That sounds reasonable, I suppose. Specifically, Cutts notes that in the past, Google has made time and monetary investment in its engineering team to crawl data from social platforms, only to have been denied access to the data. Because of this, it doesn’t make sense for Google to invest more effort for more thorough indexing when the possibility exists that they will be unable to access it.

Further, social media pages and posts are more apt to change. For example, somebody could change their name (marriage or divorce), block a friend, change publishing visibility, etc. which would make it nearly impossible to stay current with each of the posts and their associations with personal identity.

Again, this makes sense. However, Cutts here focuses on Twitter and Facebook – platforms to whose data Google doesn’t have direct access. The question doesn’t specifically ask about Google+, nor does Cutts mention the platform in his response. Given this, and the fact that Google has direct access to Google Plus users’ data, it doesn’t seem a far fetch to assume that G+ data is pulled and displayed in a different manner than other platforms.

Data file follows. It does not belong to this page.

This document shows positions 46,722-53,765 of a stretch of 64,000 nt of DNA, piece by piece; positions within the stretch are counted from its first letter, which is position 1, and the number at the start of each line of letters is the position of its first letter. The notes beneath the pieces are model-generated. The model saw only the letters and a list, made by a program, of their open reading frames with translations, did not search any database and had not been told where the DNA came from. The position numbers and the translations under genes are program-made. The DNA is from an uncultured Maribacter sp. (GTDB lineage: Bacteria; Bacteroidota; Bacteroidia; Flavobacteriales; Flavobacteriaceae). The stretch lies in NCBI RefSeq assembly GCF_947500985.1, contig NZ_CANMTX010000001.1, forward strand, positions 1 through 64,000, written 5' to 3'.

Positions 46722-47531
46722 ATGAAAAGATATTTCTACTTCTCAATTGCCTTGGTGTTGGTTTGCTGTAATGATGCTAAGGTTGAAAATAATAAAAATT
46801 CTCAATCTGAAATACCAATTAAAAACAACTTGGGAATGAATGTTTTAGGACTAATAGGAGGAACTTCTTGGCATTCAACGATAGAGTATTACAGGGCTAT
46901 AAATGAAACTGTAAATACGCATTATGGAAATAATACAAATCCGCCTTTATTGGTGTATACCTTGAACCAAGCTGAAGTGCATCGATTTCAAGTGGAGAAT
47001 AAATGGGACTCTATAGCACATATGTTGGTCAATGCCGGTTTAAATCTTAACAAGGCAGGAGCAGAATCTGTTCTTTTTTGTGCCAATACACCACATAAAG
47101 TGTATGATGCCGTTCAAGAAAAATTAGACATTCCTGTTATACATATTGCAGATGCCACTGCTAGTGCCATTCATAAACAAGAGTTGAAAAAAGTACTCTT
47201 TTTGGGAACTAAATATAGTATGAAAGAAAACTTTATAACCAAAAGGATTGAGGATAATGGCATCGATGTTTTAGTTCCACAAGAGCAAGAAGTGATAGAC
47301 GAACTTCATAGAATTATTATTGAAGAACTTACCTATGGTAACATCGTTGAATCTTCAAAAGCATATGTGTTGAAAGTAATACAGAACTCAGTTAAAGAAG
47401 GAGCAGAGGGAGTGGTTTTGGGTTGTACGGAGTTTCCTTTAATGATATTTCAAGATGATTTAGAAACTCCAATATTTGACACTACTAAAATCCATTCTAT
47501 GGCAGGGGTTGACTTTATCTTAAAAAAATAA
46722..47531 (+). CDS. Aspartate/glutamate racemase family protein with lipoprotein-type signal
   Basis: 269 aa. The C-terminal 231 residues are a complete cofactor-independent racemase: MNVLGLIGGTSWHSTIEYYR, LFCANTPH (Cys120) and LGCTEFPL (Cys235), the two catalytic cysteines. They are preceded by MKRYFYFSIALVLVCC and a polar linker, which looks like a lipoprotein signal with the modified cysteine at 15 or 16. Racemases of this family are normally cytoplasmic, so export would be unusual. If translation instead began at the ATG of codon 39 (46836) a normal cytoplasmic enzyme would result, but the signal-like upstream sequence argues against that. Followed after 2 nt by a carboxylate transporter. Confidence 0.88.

There is the now well-recognized correlation between G+ plus ones and search performance. Currently, correlation does not equal causation, which Cutts also notes in the video. Simply, the results show that if you provide quality content that people are likely to share, Google will consider this content worthy of being displayed.

So, Are Social Media Signals Truly Valuable?

Short answer is yes. And the long answer is yeeeeessssssss. Let’s look at a few examples of why social signals impact search engine rankings.

Quicksprout’s Neil Patel recently had a write-up about this topic. In the post, Patel displays a gifographic that illustrates how social activity (and by extension, social signals) positively affect search engine performance.

A few months ago, the SEMRush blog posted five case studies that show a hard-to-argue correlation between social signals and search engine rankings.